Planting under shady tree with roots

Rebecca Guillen
by Rebecca Guillen
I have a jacaranda tree in my front yard with roots growing above ground. The tree has fern-like leaves that have prevented little growth of grass underneath. What can I plant around the tree to create a garden effect in this area?
Need some ideas on how to make this brown area pop!
  27 answers
  • Debbie B Debbie B on Feb 17, 2014
    I think I might try some turf grass. They have some nice turf now that really lloks like real grass. Just a thought...
  • Debbie B Debbie B on Feb 17, 2014
    I think that I might try some turf grass in your smallish area. They have some new turfs that look like real grass! Just a thought....
  • Vicki K Vicki K on Feb 17, 2014
    No grass, it won't grow. Same problem! Ground cover is the answer. What zone are you? I am zone 7b in Dallas, so I plan to use mondo grass, liriope, "monkey grass", ajuga, English ivy (I haven't decided yet), any ground cover for your zone that you like. You can make a big circle around the tree with big natural rocks or buy those wedge stones from Lowe's and stack a couple of courses around the tree and don't add dirt! Just plant something tall, like artemesia, or coneflower, or coreopsis, or shrubs that r colorful like aucuba (gold dust), japanese barberry (red), lorapetalum (red), variegated eunonymous (gold n green), dusty miller (light gray white), or a combo of flowers and shrubs that you like, that grow in your zone. Just because they sell them at the store doesn't mean they grow in your zone, found out the hard way, Research first. That gives you layers: 1, 2, 3. Please keep the tree.
  • Jeanette S Jeanette S on Feb 17, 2014
    I would kill off the grass and put down either pine straw or mulch. Perhaps leave a small band of grass next to the concrete for effect. I would suggest small gravel, but it is hard to keep clean from tree debris. I would then put in a few large rocks, some large and small pots with flowers and some small shrubs....just play with it.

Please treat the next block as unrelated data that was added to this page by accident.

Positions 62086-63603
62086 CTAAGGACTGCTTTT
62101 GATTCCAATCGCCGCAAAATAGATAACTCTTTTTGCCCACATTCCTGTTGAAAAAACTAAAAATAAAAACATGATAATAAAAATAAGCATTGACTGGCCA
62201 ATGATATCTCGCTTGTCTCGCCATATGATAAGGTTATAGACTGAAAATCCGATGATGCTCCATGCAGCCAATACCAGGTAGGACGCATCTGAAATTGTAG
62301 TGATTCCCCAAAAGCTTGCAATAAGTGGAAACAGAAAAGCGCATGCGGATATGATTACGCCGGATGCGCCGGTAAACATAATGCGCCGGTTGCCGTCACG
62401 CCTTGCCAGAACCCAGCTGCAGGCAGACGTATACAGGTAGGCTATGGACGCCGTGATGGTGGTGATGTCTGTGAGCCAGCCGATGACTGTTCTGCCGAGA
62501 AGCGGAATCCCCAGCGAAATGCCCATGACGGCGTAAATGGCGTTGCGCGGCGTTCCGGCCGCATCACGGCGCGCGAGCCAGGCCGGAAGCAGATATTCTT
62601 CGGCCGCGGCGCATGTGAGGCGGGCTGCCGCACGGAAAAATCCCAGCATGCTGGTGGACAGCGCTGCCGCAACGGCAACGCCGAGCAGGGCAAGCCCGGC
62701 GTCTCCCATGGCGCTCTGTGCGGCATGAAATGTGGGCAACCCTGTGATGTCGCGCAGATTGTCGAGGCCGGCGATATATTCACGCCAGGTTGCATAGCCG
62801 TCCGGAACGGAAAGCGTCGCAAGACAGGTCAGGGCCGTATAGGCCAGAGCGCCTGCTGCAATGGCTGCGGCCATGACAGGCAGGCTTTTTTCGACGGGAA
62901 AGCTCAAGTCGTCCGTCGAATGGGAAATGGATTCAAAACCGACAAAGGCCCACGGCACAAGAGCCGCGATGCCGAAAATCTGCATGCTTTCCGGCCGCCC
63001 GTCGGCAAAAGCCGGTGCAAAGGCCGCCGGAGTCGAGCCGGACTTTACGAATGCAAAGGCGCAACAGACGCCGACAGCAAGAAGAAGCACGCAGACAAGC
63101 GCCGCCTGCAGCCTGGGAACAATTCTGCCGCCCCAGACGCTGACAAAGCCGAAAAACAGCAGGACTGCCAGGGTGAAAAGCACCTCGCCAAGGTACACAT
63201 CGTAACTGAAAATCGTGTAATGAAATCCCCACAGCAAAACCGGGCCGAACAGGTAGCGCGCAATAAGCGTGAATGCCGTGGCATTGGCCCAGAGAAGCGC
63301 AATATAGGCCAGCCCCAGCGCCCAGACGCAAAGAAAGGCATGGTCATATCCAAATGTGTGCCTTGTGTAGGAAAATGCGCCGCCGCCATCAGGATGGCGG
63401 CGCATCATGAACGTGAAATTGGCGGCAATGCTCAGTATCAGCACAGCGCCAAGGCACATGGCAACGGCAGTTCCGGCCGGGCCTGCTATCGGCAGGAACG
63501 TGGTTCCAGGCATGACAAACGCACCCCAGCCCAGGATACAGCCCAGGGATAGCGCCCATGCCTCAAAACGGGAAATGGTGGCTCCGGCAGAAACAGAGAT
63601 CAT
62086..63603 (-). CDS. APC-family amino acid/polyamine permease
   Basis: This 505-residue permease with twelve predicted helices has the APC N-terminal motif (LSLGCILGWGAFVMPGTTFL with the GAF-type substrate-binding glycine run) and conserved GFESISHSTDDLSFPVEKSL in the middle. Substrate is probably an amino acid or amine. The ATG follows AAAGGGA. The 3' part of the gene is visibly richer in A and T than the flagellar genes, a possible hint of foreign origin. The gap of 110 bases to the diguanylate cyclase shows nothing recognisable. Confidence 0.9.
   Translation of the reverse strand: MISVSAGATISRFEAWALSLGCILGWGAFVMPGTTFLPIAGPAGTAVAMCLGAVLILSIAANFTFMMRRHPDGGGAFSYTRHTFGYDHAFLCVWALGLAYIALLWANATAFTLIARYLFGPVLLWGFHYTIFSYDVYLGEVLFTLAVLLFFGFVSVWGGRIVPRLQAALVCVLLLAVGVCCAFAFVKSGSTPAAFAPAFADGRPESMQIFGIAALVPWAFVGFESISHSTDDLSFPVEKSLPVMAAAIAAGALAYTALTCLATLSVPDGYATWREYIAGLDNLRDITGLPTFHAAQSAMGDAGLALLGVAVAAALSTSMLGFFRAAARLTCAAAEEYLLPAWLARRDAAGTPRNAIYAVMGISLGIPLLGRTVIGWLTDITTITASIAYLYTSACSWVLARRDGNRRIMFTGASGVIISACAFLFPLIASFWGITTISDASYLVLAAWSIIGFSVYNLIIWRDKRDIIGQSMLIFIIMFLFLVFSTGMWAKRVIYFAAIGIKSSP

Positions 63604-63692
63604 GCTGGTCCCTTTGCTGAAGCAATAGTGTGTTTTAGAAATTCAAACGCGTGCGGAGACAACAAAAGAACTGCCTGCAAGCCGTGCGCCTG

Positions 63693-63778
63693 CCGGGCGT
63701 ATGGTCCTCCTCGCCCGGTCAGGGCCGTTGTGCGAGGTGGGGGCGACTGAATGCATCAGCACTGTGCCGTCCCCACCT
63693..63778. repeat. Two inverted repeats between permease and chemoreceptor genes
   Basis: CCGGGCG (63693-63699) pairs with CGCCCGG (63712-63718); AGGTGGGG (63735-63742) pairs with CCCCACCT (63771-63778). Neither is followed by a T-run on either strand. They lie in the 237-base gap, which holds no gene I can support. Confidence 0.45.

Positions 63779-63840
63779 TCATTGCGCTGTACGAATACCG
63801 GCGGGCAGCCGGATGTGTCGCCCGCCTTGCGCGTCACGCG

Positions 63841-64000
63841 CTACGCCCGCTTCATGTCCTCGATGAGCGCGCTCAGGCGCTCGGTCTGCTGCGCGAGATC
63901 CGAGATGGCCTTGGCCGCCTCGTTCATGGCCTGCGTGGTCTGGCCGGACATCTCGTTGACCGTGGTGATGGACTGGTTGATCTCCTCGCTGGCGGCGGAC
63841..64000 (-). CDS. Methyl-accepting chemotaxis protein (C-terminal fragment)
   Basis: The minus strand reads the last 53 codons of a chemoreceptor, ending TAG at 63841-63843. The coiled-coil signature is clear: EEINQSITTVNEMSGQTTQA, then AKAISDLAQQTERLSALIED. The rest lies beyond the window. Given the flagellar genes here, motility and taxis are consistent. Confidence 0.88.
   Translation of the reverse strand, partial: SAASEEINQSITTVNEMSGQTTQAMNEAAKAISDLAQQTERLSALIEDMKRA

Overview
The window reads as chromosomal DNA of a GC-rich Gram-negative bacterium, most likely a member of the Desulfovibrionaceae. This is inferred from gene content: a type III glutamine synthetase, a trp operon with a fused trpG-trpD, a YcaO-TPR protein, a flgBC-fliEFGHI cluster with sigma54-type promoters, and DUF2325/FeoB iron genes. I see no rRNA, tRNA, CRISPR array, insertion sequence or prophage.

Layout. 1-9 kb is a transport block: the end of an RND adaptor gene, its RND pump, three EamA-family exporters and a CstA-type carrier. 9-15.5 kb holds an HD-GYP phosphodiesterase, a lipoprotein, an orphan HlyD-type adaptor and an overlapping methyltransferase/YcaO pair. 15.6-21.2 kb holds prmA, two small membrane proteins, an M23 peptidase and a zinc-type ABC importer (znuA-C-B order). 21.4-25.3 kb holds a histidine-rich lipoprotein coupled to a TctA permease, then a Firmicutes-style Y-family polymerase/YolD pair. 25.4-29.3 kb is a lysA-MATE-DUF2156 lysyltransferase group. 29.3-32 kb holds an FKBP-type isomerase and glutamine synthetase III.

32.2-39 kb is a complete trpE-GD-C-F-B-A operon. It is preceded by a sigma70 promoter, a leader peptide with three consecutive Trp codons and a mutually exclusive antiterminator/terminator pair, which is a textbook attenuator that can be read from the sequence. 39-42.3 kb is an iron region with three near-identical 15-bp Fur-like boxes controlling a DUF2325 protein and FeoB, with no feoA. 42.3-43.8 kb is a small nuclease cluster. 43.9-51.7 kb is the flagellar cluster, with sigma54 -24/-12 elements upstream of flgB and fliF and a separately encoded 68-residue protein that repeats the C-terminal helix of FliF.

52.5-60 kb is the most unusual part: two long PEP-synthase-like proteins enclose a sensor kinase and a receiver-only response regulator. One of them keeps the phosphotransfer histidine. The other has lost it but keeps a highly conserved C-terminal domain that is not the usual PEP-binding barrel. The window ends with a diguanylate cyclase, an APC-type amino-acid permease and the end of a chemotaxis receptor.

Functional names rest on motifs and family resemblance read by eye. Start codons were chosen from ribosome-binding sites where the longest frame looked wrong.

• Douglas Hunt Douglas Hunt on Feb 17, 2014
    I don't think there's a turf grass on the planet that will grow under a large tree. A ground cover is the way to go. I don't know what your exposure is there, but Yerba Buena Nursery has a long list of possibilities here, which you can sort by sun, shade, etc.:
  • Cheryl Batula Cheryl Batula on Feb 17, 2014
    English ivy will grow like mad anywhere. Once it has established itself it will take over. It will grow up the tree (not good) and you will be forever trimming it back to prevent it from taking over the world. I love periwinkle, vinca minor. You can buy them in flats. Around here (NJ) it costs about $22 dollars. I read that it will grow up to zone 9. I know how hard it is to dig holes around a tree like that, but it can be done! It will be worth it. It is invasive, but much easier to control than english ivy and I think it is prettier. Plus, periwinkle flowers! Eventually, it will cover the entire area. While you are at it, you can plant some bulbs, they don't mind living in the middle of periwinkle. Good luck and have fun!
  • Whatever you find to plant make sure it is not invasive and many groundcovers are invasive and are not a good idea unless you want to constantly fight it. Ivy, vinca, and periwinkle to name three are on the top of the list here in zone 7 and I imagine in your zone too. You should look on the link Douglas sent you and also ask about some native species that will grow under your tree. Nurseries will gladly talk to you about what you could use to make this a beautiful and inviting spot. I would actually think about putting your seating area under the tree with some flagstone and/or rock and maybe mix in some native shade plants like ferns which would give an airy feeling. Mix in some large pots mixed with elephant ears, impatiens, ferns, columbines, etc for color too. To line the driveway, liriope is a good thing and can become invasive if not thinned every 2-3 years. I love liriope to line beds and keep mulch in under my 60'Oak trees. good luck and happy gardening!
  • W e have a lot of large pine trees and nothing grows underneath them. Instead of fighting them I've added a few very large decorative containers and mulch and add my flower power in them.
  • Allison B Allison B on Feb 17, 2014
    Bromeliads around the base in whatever shape bed that you find attractive, accented with a few nice blooming plants for extra color! The bromeliads will multiply and fill in over time and are very low maintenance!
  • Rachel Rachel on Feb 17, 2014
    Maybe try a raised type bed around the tree that is framed with large stones or pavers. Pick shade friendly plants like hostas.
  • Dorothy Ricci Dorothy Ricci on Feb 17, 2014
    place one of those curved benches around the tree for a garden park look.
  • Vicki K Vicki K on Feb 17, 2014
    @Rachel, if you put dirt up a tree trunk for a raised bed, you will kill the tree.
  • Columbine Landscaping Columbine Landscaping on Feb 17, 2014
    I would plant Manzanita ground cover. The botanical name is Arctostaphylos Uva ursi. It is drought tolerant, can withstand some shade, and is a native California plant.
    • See 3 previous